June 2022
Volume 63, Issue 7
Open Access
ARVO Annual Meeting Abstract  |   June 2022
Ex vivo analysis of mast cell degranulation in human donor choroids
Author Affiliations & Notes
  • Imran Ahmed Bhutto
    Ophthalmology, Johns Hopkins Medicine Wilmer Eye Institute, Baltimore, Maryland, United States
  • Tomohiro Niizawa
    Ophthalmology, Johns Hopkins Medicine Wilmer Eye Institute, Baltimore, Maryland, United States
  • Alexandra Pado
    Ophthalmology, Johns Hopkins Medicine Wilmer Eye Institute, Baltimore, Maryland, United States
  • Erin McDonnell
    Ophthalmology, Johns Hopkins Medicine Wilmer Eye Institute, Baltimore, Maryland, United States
  • Gerard A Lutty
    Ophthalmology, Johns Hopkins Medicine Wilmer Eye Institute, Baltimore, Maryland, United States
  • Malia Michelle Edwards
    Ophthalmology, Johns Hopkins Medicine Wilmer Eye Institute, Baltimore, Maryland, United States
  • Footnotes
    Commercial Relationships   Imran Bhutto None; Tomohiro Niizawa None; Alexandra Pado None; Erin McDonnell None; Gerard Lutty None; Malia Edwards None
  • Footnotes
    Support  NIH EY016151 (ME & GL); NIH EY03144 (ME); P30EY001765 (Wilmer)
Investigative Ophthalmology & Visual Science June 2022, Vol.63, 3029 – F0400. doi:
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    • Get Citation

      Imran Ahmed Bhutto, Tomohiro Niizawa, Alexandra Pado, Erin McDonnell, Gerard A Lutty, Malia Michelle Edwards; Ex vivo analysis of mast cell degranulation in human donor choroids. Invest. Ophthalmol. Vis. Sci. 2022;63(7):3029 – F0400.

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      © ARVO (1962-2015); The Authors (2016-present)

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Abstract

Purpose : We have previously demonstrated that mast cells are increased in number and there is increased mast degranulation in submacular choroids in all stages of age-related macular degeneration (AMD). We also recently reported ex vivo and in vivo rat models in which a snake venom-like compound, 48/80, stimulates degranulation of choroidal mast cells. Moreover, both oral and topical administration of ketotifen (KTF), a known mast cell stabilizer, reduced mast cell degranulation in the rat model. This study was designed to determine whether human choroid explants can be used as an ex vivo model to study mast cell degranulation and screen potential therapies. In addition, this study investigated the ability of C-reactive protein (CRP), which is elevated in AMD, to stimulate mast cell degranulation.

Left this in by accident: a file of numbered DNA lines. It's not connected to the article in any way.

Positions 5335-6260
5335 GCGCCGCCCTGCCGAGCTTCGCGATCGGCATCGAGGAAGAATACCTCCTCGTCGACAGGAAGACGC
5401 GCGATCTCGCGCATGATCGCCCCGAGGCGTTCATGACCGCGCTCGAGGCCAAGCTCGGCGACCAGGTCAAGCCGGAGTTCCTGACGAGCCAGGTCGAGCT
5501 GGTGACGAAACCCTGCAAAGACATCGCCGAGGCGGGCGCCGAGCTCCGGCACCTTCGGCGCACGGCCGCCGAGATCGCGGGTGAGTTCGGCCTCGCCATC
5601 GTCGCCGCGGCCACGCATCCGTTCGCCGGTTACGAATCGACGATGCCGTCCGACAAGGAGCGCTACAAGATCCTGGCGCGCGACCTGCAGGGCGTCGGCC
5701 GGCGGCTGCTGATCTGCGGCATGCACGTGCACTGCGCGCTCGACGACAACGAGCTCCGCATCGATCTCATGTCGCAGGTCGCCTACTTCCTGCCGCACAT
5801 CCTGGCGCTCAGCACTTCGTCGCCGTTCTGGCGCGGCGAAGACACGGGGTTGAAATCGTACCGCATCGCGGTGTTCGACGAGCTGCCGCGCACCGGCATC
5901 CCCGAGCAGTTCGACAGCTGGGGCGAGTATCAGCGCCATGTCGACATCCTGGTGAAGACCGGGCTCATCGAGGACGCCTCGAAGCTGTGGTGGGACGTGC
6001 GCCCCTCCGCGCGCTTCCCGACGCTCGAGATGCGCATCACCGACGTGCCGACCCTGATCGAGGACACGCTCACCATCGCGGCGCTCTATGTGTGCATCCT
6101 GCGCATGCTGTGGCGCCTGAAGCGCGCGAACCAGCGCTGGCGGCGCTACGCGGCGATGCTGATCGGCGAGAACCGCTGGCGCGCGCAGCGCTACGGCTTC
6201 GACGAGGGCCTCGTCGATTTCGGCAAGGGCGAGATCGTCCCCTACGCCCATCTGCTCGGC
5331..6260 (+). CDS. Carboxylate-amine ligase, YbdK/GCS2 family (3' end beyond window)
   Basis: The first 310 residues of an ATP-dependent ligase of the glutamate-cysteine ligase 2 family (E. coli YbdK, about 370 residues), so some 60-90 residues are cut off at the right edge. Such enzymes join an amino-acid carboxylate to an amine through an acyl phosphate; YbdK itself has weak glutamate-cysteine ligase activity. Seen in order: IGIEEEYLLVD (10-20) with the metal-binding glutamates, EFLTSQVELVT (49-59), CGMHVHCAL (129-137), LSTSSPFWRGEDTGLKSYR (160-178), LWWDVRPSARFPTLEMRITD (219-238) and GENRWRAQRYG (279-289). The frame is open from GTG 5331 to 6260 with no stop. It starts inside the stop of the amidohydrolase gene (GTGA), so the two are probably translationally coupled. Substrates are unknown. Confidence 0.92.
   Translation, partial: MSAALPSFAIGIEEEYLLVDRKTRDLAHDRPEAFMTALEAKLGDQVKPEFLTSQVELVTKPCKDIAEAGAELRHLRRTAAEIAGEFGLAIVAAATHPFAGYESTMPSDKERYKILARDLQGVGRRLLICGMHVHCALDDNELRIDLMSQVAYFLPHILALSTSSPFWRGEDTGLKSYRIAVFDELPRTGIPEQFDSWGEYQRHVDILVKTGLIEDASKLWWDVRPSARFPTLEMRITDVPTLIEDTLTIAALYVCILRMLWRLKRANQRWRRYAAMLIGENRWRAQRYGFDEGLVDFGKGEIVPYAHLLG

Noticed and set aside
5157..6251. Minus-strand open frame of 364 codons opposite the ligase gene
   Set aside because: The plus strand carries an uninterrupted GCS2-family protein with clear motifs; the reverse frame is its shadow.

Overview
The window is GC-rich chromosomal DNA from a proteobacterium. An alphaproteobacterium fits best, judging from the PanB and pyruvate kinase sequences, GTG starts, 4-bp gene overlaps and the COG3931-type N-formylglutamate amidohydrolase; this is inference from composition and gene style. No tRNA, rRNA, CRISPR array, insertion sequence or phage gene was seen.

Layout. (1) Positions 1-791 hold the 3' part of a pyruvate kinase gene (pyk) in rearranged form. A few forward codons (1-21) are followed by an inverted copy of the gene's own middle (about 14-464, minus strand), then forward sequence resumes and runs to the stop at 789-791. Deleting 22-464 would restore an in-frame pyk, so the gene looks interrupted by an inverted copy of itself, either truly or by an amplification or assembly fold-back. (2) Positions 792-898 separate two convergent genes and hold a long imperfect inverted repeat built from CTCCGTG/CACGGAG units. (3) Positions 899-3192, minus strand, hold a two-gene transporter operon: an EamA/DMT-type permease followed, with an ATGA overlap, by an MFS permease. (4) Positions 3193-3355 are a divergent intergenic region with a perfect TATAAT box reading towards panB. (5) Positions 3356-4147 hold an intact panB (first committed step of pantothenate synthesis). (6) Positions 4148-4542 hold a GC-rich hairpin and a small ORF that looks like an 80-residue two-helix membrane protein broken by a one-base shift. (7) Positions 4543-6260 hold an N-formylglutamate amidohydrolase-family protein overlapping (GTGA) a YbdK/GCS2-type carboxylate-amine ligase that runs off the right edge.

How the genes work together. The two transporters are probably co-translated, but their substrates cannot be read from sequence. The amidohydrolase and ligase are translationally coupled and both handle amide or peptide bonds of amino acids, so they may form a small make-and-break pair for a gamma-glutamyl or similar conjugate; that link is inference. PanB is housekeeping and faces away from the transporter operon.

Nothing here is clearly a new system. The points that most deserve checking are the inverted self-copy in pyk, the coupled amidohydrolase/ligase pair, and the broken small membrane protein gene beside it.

Methods : Human donor eyes (N=4) were received on wet ice within 30 hrs postmortem. Retinas were isolated from the choroid/RPE complex. The RPE/choroid complex adjacent to the submacula was dissected into pieces. The choroid pieces incubated for 3 hrs at 37°C in either Dulbeccos modified Eagle’s media (DMEM) (control), 48/80 (300µg/ml), 48/80 + KTF (300µg/ml), or hCRP (2, 4, and 10 ng/ml). The RPE were then removed with 1% EDTA. Choroids were then fixed in 2% PFA in cacodylate buffer at 4°C overnight and stained for non-specific esterase (NSE) activity. Pigments were bleached with 30% hydrogen peroxide and NSE-stained choroids were imaged. Mast cells were counted using Image J. The percent of degranulated mast cells was calculated in 20x images (4 random fields per piece).

Results : 48/80 stimulated mast cell degranulation in human choroid explants. Moreover, this stimulation was significantly reduced by KTF. CRP also increased mast cell degranulation in a dose-dependent manner, reaching significance at 4 and 10ng/ml. At the 10 ng/ml CRP dose, 43.5% of mast cells were degranulated compared to 15% in the control.

Conclusions : Similar to previous observations in rats, KTF can prevent 48/80-induced mast cell degranulation in human donor eyes. CRP, at physiological concentrations, significantly stimulates mast cell degranulation ex vivo. The ability to study mast cell degranulation ex vivo in human donor choroids may prove useful in testing therapies.

This abstract was presented at the 2022 ARVO Annual Meeting, held in Denver, CO, May 1-4, 2022, and virtually.

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